Meta says AI is improving ad efficiency as revenue growth returns

Dive Brief:
Meta Platform’s revenue grew in the first quarter, according to an earnings release. The news suggests that the social media giant is showing signs of a turnaround following several quarters of declines.

Discussing the results with investors, CEO Mark Zuckerberg said that a renewed focus on artificial intelligence (AI) is buoying advertising. AI tools increased monetization efficiency for Reels, a TikTok lookalike, by 30% on Instagram and 40% on Facebook versus the prior quarter.

AI-powered recommendations that boost content from people and pages users don’t follow are spurring engagement, representing more than 20% of the content in Facebook and Instagram feeds. People now reshare Reels posts more than 2 billion times daily, a metric that’s doubled over the past six months.

Dive Insight:

Meta’s promised “year of efficiency” appears to be producing some results, though the belt-tightening strategy has also come at the cost of several painful rounds of layoffs, with another one planned for May affecting the company’s business groups, Zuckerberg said. Even as Meta’s financials recover, the CEO affirmed that the mandate around slowing hiring and streamlining internal operations, including through prioritization of technical work, remains the same.

The WhatsApp and Instagram owner returned to growth in Q1 2023, with revenue up 3% year-over-year for a total of $28.6 billion. Ad impressions across Meta’s services grew 26%, while the average price per ad dropped 17%, reflecting how a larger share of growth came from less well-monetized formats and regions.

A revenue bump follows three consecutive quarters of declines and beats analyst expectations. Meta offered second-quarter guidance that was also above Wall Street’s estimates, with revenue forecast to land in the $29.5 billion to $32 billion range.

“In this economic environment — and after the disaster that was 2022 — 3% year over year revenue growth is an accomplishment. Meta’s strong guidance for Q2 revenue is another indicator that the company may be starting to come out of the woods,” said Insider Intelligence principal analyst Debra Aho Williamson in emailed comments. Williamson cautioned that Meta still has a number of obstacles to contend with, including TikTok, retail media networks, and continued disruptions posed by Apple’s privacy framework.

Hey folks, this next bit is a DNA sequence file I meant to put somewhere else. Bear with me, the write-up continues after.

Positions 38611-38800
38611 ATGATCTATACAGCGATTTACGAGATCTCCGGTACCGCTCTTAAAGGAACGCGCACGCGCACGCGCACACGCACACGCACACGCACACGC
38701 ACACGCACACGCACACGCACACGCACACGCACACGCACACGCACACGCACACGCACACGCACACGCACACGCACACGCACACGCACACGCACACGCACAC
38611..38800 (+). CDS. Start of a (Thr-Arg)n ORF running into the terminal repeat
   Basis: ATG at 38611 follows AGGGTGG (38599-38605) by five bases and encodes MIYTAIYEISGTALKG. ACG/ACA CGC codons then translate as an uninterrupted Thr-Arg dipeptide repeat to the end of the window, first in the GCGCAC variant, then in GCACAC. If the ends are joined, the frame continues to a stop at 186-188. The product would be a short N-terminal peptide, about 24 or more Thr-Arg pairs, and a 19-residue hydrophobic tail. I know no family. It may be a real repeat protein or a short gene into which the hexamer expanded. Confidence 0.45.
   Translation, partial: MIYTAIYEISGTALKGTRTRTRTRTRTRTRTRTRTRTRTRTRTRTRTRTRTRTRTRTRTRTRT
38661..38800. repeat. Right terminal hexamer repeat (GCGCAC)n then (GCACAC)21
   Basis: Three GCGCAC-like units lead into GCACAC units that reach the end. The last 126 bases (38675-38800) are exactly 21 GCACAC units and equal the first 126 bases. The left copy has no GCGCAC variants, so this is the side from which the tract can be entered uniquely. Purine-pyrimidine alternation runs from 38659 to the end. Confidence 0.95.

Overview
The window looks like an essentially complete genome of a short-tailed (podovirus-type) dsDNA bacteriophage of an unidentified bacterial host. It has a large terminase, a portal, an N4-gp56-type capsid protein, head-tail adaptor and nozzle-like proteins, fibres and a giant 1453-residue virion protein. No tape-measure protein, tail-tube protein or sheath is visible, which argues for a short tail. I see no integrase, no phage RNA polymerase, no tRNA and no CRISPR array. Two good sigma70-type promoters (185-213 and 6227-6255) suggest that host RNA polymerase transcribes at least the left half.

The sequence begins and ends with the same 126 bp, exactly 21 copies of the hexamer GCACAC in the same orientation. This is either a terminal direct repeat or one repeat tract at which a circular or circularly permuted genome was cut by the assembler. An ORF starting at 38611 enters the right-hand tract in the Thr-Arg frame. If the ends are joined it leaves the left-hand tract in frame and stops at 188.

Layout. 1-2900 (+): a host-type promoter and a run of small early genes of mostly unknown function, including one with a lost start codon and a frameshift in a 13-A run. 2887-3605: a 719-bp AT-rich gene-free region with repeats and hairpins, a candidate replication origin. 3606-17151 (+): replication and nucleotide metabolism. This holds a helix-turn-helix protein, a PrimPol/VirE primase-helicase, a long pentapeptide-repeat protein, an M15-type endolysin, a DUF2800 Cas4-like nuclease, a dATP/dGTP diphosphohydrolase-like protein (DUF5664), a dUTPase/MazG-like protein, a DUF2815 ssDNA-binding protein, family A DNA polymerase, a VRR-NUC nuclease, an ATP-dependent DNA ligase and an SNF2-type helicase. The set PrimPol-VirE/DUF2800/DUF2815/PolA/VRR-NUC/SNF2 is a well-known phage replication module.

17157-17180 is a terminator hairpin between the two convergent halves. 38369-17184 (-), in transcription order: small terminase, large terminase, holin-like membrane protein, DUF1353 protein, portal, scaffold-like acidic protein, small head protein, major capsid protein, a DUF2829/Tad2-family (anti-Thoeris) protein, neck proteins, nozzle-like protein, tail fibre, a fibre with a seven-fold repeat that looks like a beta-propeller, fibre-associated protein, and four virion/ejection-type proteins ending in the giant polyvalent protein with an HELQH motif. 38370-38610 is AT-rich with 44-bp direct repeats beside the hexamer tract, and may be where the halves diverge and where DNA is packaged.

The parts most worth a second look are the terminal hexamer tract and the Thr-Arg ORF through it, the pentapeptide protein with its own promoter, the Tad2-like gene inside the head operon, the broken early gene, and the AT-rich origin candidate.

Improved monetization for Reels has been supported by AI, a sign that the technology could help Meta navigate policy changes from the iPhone maker that have made targeting and measuring mobile campaigns more of a challenge. AI has also increased the visibility of Reels posts as more feeds become recommendation-driven.

Executives have previously acknowledged that Reels is a near-term drag on performance since it takes time away from comparatively mature areas of Facebook and Instagram. On the call detailing the Q1 results, leaders further addressed how fundamental differences in Reels’ structure could make monetization complicated even as the feature sees wider adoption.

People spend more time on a Reel than they do browsing surfaces like Stories, meaning there are fewer opportunities to serve ads, finance chief Susan Li explained.

“We don’t have a line of sight of getting Reels to monetization parity per time with Feed or Stories anytime soon because of those structural differences,” said Li. “[Because] it drives incremental engagement, we expect we will continue to improve its monetization from current levels.”

Beyond AI enhancing internal systems, Zuckerberg touted the potential of generative AI, a newer form of technology that’s gained traction thanks to software like OpenAI’s ChatGPT. Meta’s goal with generative AI is to help “create an open ecosystem,” the CEO said. He pointed out use cases like virtual agents in WhatsApp and Messenger, visual creation tools for ads on Facebook and Instagram, and eventually, apps to assist in making videos and “multi-modal” experiences.

As Zuckerberg has ramped up AI bets, some have speculated he could be pumping the brakes on the metaverse, his long-term vision to better bridge real and online social experiences using channels like virtual reality. Zuckerberg pushed back on the idea that the metaverse has become second fiddle.

“A narrative has developed that we’re somehow moving away from focusing on the metaverse vision, so I just want to say upfront that that’s not accurate,” said Zuckerberg on the earnings call. “We’ve been focusing on both AI and the metaverse for years now, and we will continue to focus on both. The two areas are also related.”

Other Q1 bright spots for Meta included paid messaging on WhatsApp, which saw a 40% increase in the number of businesses using it compared to the previous quarter. E-commerce advertisers were one of the most significant drivers of ads growth in Q1 as companies in China tried to reach customers in other markets, according to Li.